Journal article Open Access

Critical Naïveté?

LeQuire, Peter Brickey; Silver, Daniel


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  <identifier identifierType="URL">https://zenodo.org/record/889915</identifier>
  <creators>
    <creator>
      <creatorName>LeQuire, Peter Brickey</creatorName>
      <givenName>Peter Brickey</givenName>
      <familyName>LeQuire</familyName>
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    <creator>
      <creatorName>Silver, Daniel</creatorName>
      <givenName>Daniel</givenName>
      <familyName>Silver</familyName>
    </creator>
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  <titles>
    <title>Critical Naïveté?</title>
  </titles>
  <publisher>Zenodo</publisher>
  <publicationYear>2013</publicationYear>
  <dates>
    <date dateType="Issued">2013-08-01</date>
  </dates>
  <resourceType resourceTypeGeneral="JournalArticle"/>
  <alternateIdentifiers>
    <alternateIdentifier alternateIdentifierType="url">https://zenodo.org/record/889915</alternateIdentifier>
  </alternateIdentifiers>
  <relatedIdentifiers>
    <relatedIdentifier relatedIdentifierType="DOI" relationType="IsIdenticalTo">10.1017/s0003975613000143</relatedIdentifier>
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  <rightsList>
    <rights rightsURI="info:eu-repo/semantics/openAccess">Open Access</rights>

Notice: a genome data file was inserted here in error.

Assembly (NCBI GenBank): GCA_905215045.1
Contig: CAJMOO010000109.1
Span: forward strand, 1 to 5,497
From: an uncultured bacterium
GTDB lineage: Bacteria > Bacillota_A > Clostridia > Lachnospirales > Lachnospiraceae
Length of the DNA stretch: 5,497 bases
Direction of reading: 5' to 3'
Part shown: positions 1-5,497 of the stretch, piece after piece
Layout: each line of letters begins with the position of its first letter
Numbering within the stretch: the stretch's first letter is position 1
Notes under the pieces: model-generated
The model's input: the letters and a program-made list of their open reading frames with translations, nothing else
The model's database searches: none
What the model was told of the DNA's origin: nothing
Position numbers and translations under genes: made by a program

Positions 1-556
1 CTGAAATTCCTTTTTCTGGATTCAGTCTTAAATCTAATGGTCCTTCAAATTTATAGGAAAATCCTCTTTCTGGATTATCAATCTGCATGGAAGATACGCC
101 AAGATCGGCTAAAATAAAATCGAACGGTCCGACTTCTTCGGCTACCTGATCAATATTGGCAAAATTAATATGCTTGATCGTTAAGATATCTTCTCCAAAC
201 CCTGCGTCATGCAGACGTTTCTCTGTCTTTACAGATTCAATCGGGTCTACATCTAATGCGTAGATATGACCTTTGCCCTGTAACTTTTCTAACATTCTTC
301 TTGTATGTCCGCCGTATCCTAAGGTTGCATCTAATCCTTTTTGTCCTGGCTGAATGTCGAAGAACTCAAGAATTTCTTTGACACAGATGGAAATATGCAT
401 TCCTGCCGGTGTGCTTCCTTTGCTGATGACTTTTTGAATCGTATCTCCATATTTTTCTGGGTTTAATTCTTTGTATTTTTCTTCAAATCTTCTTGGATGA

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  <descriptions>
    <description descriptionType="Abstract">Between 1940 and 1944, sociologist Talcott Parsons and political scientist Eric Voegelin engaged in a vigorous correspondence, discussing the origins of totalitarianism and modern anti-Semitism, the legacy of Max Weber, patterns of secularization set in motion by the Protestant Reformation, the methodology and goals of social science, and more. This article introduces and explicates the surprisingly amicable and intellectually rich exchange between these two seemingly different thinkers. Although the letters hold obvious historical interest, their variegated topics are also closely thematically related, revealing an inner logic that we interpret as a theoretical search for "critical naîveté". This logic, we argue, is relevant to contemporary discussions about the social, political, and scientific legacies of world-transcendent spiritual traditions.</description>
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